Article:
The trend of period-prevalence of health publications in the GCC region increased over the last 22 years with varying degrees of fluctuation. The most rapid acceleration occurred from 2011 onwards. The country-specific period-prevalence trends showed an increasing trend in each country but with variant speed, with Qatar, Saudi Arabia, and the UAE having the most ascending trends.

The present data suggest that the noted research spurt from 2002 onwards could stem from the increased interest in R&D by GCC countries.37 The entry of GCC-originated journals onto Scopus and other indexed search engines could have contributed to research in the region becoming more visible and hence accruing impact factors. Despite the recent upsurge of interest in R&D for health research, the number of researchers is relatively low, a situation previously highlighted in the context of Latin America,24 and many researchers are expatriates who are likely to be more occupied with clincial services and teaching rather than undertaking research. Rahman and Fukui explored the research productivity in 166 countries and suggested that the quality and quantity of research productivity are influenced by various factors and most notable is the gross national product, availability of qualified researchers, public health expenditure, and allocation of resources for R&D.38 The exploration of these factors to enhance research output in the GCC is therefore warranted.

In the GCC region, the expenditure on R&D appeared to play a pivotal role in health research productivity. Countries with the highest gross domestic product (GDP) per capita, such as Qatar and the UAE, had high research productivity compared to countries with low GDP per capita, such as Yemen. According to Elborai et al,4 the resources allocated for R&D in the GCC, including capital expenditure, is meager compared to other countries. For example, the UAE and Bahrain barely allocated 0.9% and 0.1% of GDP to R&D, respectively. By contrast, the countries with higher presentations in research output appear to have allocated approximately 2.5% of GDP to R&D.4 GCC countries would need to heighten their investment in R&D to catch up with the assigned budget of the Organisation for Economic Co-operation and Development countries. Thus, Saudi Arabia would be required to increase its R&D by 1.7% of GDP. Parallel increment would also be desirable in other GCC countries, including 1.6% for UAE, 2% for Qatar, 2.2% for Kuwait, 2.3% for Oman, and 2.4% for Bahrain.4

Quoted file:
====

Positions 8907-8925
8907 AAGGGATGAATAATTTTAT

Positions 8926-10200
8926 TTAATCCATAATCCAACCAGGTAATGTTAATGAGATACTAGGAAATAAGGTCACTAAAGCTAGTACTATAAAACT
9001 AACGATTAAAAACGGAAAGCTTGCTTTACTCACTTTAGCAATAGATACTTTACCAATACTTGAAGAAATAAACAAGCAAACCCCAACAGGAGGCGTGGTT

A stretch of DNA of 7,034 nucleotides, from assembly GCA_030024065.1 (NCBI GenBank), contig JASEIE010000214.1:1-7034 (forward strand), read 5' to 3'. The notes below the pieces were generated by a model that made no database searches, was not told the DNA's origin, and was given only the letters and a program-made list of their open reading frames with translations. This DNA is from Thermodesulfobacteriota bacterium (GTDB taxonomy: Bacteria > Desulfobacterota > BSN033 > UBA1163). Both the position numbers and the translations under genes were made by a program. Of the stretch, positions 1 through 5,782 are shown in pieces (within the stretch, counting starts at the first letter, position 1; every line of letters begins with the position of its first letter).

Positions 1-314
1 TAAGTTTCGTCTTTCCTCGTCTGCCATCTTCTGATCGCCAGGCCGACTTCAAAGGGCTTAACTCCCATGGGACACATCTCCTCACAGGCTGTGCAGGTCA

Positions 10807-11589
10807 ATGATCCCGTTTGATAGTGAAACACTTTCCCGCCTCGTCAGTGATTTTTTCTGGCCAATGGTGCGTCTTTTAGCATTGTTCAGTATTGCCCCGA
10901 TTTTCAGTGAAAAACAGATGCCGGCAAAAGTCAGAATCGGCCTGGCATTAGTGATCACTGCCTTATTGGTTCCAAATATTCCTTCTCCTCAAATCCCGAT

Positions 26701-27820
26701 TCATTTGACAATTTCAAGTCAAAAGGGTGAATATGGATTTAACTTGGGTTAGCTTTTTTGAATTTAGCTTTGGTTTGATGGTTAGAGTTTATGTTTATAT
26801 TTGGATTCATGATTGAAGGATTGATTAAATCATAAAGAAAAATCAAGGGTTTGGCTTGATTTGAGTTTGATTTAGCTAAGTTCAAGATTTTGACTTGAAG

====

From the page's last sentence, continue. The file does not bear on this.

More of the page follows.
This study suggests each country had an increasing five-year period-prevalence of health publications except in Kuwait, which experienced a windfall from 2011 onwards. Yemen showed a minute increase over the years, but relatively less compared to the remaining GCC countries. Mechanisms are needed to revamp the prevailing research culture in the GCC. In one systematic review for all types of research, the authors suggested the paramount importance of investment in capacity building geared toward individuals, research teams, organizations, and countrywide.39 Rigorous capacity building needs to be seriously contemplated in the GCC. Additionally, El Rassi et al,14 suggested that research culture would enormously improve if national-level policies were contemplated, including facilitating tenure, intramural funding programs, and establishing doctoral and postdoctoral programs.

This study is not without limitations. The present data source (SCJR portal) includes publications from a sizeable number of health research journals. However, many articles from the GCC may not necessarily be featured in such an international database. The growth of open access journals testifies such a trend, and some of them are labeled as ‘predatory journals’.40 Similarly, while there is a sizable number of medical journals in the GCC, a significant number are not indexed in either Scopus or Medline.41 Many journals in the region face difficulty in getting indexed.14 Despite these caveats relevant to the presently operationalized catchment of all publications, the present analysis is the first to solicit period-prevalence and publication rates from the GCC.


This study has embarked on surveying the period-prevalence and publication rates in seven Arabian GCC countries from 1996 to 2018. The GCC publications appear to have an H-index of 46.0, 1320 PPMP, and the publication rate 13.2 per 10 000 population. Although the health research output of the GCC countries appears to have shown exponentially increased over succeeding years, it still falls short in comparison to other countries or regional blocks. Therefore, this study calls for various governmental and non-governmental entities to coordinate efforts to increase health research productivity in the region. Capacity building in all its spheres would be essential to keep the GCC abreast with other countries, and allocation of resources for R&D would be essential if not paramount for the GCC to be part of the global map of R&D.


The authors declared no conflicts of interest. This work was funded by the Gulf Health Council, the executive arm of the Gulf Cooperation Council Ministers of Health, Riyadh,
Saudi Arabia.


For tremendous support and guidance, the authors express gratitude to the following representatives of Ministries of Health in the GCC Health Research Committee: Dr. Khalil Qayed (UAE), Dr. Fatmah Hassan (Bahrain), Dr. Adhra Al-Mawali (Oman), Dr. Adhari Alotaibi (Saudi Arabia), Dr. Alharith Alkhatir (Qatar), Dr. Abdullah Al-Sane (Kuwait), and Dr. Jamila Yakoob (Yemen). We would also like to extend our thanks to Mr. Abdullah Alghamdi and Mr. Meshal Albogami, Research Trainees, for their supportive role in this research work.